For generations, historians of the Ottoman Empire and its former territories in the Balkans and the Arab Middle East participated in a rite of passage linking them to the Ottoman bureaucrats they studied. Going to work at the Ottoman Archives (Başbakanlık Osmanlı Arşivi) entailed the humbling experience of passing through the famous gates at Bab-ı Ali, or as it came to be known in the West, the Sublime Porte. During Ottoman times, Bab-ı Ali housed the offices of the Grand Vizier and the heart of the Ottoman bureaucracy. Indeed, the term Bab-ı Ali came to be synonymous with the state itself. With their location just steps from Topkapı Palace and the imperial gardens that now make up Gülhane Park, one’s daily commute to the Ottoman archives, housed in a cluster of nineteenth-century buildings just inside the confines of the Sublime Porte, often felt like stepping into the shoes of one’s historical subjects. Naturally, the decision to move Ottoman archival collections to a new location was met with considerable feelings of melancholy and disappointment.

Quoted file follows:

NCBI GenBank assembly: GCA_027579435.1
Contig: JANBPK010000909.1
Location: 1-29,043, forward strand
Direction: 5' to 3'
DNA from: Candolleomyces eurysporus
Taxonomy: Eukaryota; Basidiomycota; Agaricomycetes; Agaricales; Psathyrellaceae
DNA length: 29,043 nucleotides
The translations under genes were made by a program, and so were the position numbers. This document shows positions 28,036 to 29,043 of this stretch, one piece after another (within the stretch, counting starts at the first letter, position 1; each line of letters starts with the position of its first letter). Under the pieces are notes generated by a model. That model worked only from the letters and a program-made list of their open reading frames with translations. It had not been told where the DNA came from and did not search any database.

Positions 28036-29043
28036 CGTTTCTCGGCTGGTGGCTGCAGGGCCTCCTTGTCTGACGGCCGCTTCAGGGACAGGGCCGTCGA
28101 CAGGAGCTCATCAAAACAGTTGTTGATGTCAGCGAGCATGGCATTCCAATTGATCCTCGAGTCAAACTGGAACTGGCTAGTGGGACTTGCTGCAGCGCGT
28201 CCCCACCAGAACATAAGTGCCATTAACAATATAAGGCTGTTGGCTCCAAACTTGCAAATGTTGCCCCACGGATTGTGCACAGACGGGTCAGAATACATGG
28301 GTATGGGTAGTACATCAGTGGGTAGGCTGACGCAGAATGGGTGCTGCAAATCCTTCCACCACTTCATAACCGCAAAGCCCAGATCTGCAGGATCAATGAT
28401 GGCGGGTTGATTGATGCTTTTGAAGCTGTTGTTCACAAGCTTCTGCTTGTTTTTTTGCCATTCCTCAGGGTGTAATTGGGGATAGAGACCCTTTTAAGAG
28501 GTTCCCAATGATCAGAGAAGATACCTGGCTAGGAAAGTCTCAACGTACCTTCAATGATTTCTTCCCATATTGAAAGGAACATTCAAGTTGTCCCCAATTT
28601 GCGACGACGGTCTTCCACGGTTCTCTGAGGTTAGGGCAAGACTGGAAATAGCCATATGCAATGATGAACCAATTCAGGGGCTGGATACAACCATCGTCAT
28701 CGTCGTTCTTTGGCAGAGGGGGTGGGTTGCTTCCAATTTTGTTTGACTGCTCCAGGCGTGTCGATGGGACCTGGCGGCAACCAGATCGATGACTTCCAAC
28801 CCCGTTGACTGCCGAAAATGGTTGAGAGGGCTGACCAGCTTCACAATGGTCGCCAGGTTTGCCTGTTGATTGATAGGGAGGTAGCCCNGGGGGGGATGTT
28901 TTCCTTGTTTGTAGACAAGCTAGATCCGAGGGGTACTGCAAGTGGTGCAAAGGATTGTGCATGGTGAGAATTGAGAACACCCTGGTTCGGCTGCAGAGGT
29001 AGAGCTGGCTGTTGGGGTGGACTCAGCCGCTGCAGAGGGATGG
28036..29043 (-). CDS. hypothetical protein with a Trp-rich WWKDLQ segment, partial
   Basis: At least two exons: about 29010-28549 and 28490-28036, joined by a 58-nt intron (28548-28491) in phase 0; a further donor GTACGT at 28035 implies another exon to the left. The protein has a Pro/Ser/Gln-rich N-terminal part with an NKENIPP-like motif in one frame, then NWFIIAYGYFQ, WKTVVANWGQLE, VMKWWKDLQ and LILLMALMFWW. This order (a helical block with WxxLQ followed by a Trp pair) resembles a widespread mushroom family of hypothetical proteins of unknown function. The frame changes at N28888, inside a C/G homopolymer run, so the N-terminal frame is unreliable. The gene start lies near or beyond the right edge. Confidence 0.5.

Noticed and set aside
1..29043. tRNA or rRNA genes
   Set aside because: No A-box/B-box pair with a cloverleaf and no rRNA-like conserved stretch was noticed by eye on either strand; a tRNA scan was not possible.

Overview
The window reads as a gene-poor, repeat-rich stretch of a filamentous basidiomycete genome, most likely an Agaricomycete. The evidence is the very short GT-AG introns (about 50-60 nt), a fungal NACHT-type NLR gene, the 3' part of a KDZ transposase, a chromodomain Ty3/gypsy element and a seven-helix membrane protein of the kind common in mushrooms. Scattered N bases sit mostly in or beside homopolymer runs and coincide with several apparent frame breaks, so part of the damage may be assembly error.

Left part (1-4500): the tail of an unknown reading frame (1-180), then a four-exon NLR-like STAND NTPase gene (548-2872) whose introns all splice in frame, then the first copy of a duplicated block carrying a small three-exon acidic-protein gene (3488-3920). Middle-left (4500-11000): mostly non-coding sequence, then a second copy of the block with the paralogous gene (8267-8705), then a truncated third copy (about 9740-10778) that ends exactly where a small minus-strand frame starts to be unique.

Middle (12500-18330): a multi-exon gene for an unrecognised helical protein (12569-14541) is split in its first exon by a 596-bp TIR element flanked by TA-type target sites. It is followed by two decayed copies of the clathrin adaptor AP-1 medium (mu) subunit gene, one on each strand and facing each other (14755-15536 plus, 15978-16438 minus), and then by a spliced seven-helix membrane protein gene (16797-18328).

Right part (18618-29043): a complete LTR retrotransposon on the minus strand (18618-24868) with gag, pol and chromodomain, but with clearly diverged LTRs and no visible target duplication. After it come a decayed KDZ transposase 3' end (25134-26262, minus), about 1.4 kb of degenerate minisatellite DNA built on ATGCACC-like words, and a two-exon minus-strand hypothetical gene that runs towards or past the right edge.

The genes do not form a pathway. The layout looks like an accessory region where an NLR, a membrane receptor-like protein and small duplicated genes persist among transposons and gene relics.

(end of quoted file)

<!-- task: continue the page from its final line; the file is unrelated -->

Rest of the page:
Read More: Opening of the New Ottoman Archives